An ethnographic study of tourist psychological states: Implications for festivities and events
This is the first study that explores in such depth the emotional dimensions of visitors at numerous and various events held around the world, for almost ten years. Unexpected findings and new knowledge provide novel directions to the new millennium tourism stakeholders, and the tourism/psychology research community. Strong positive emotions are found to be the outcome of the unexpected, genuine hospitable offerings and a holistic sense-fulfilling experience at events/festivities. The tangibilisation of the visitor’s experience with certain stimuli may lead to strong cognitive/emotional associations with a specific destination which will endure even for a lifetime. Even so, if a destination aims to stage an event/festival, then they must to it properly otherwise the negative impact on the attendees’ emotional state may influence adversely their perception even towards the destination as a whole. Interestingly, the emotion of “frustration” was found to lead towards a revisit intention, “embarrassment”, though, probably not. Surprisingly, “anger” and “frustration” do not have the same negative effect as “boredom” has on the behaviour of event attendees. An unexpected study finding is the fact that certain negative emotions, such as “sadness”, may even add psychological value to a specific visitor experience.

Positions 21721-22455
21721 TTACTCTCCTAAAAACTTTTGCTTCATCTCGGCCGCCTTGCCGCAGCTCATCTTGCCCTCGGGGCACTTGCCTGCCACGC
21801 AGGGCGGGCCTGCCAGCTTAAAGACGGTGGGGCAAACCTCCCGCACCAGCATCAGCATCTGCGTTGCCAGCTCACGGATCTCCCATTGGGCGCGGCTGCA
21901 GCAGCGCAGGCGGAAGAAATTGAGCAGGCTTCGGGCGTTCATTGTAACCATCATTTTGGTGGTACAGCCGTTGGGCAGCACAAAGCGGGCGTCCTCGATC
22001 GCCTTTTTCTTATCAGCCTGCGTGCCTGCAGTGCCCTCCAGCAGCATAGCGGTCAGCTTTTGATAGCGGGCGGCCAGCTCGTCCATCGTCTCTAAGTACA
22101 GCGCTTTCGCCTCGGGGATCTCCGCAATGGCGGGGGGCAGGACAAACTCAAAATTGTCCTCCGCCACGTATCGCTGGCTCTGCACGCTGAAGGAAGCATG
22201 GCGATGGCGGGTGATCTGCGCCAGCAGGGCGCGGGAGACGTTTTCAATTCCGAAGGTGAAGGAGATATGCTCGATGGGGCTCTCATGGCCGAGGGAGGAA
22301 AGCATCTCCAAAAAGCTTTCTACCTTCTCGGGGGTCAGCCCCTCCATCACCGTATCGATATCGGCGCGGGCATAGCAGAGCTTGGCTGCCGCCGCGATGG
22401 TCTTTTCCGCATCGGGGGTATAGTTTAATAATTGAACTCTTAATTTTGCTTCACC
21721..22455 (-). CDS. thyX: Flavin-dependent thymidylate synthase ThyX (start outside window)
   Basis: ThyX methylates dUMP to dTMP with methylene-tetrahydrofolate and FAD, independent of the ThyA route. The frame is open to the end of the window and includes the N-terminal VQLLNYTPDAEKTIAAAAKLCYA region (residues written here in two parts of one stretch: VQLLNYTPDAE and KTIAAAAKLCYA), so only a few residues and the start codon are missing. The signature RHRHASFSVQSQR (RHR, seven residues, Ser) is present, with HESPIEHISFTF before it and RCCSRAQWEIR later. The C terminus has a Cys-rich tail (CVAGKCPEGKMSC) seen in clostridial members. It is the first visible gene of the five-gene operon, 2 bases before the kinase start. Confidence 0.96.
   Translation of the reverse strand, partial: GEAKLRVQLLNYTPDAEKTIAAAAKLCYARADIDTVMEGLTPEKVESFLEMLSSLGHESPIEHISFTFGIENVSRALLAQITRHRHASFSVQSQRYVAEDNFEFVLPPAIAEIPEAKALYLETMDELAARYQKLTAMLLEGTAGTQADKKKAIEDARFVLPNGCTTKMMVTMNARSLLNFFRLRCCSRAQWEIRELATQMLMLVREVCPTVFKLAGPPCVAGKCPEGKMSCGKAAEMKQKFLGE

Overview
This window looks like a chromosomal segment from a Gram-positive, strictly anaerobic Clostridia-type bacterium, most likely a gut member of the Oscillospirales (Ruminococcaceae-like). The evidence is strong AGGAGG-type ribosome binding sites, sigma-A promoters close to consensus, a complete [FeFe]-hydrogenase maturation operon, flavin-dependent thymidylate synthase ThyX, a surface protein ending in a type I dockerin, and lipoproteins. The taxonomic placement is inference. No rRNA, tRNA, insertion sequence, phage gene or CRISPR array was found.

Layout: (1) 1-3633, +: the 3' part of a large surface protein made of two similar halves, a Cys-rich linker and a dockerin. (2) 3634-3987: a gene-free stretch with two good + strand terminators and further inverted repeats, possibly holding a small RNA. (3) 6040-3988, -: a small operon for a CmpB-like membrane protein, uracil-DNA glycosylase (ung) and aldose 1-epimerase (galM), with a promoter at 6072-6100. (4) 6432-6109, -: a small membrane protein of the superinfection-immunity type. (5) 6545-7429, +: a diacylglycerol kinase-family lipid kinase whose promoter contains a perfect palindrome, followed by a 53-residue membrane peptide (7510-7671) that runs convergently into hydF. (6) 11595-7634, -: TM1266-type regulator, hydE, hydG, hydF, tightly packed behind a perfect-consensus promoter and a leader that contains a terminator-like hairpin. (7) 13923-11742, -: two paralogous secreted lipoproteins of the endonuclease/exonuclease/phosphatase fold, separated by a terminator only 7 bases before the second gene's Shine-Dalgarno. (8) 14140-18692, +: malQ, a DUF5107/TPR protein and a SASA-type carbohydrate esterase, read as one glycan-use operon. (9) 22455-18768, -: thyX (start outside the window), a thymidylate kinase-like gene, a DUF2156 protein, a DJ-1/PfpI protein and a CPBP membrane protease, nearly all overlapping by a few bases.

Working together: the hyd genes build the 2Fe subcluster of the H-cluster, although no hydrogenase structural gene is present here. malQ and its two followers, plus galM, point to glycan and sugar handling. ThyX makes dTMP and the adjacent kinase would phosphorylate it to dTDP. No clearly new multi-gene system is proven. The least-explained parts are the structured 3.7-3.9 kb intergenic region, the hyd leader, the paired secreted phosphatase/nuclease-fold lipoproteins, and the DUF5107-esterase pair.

Keywords: tourism, psychology, emotions, events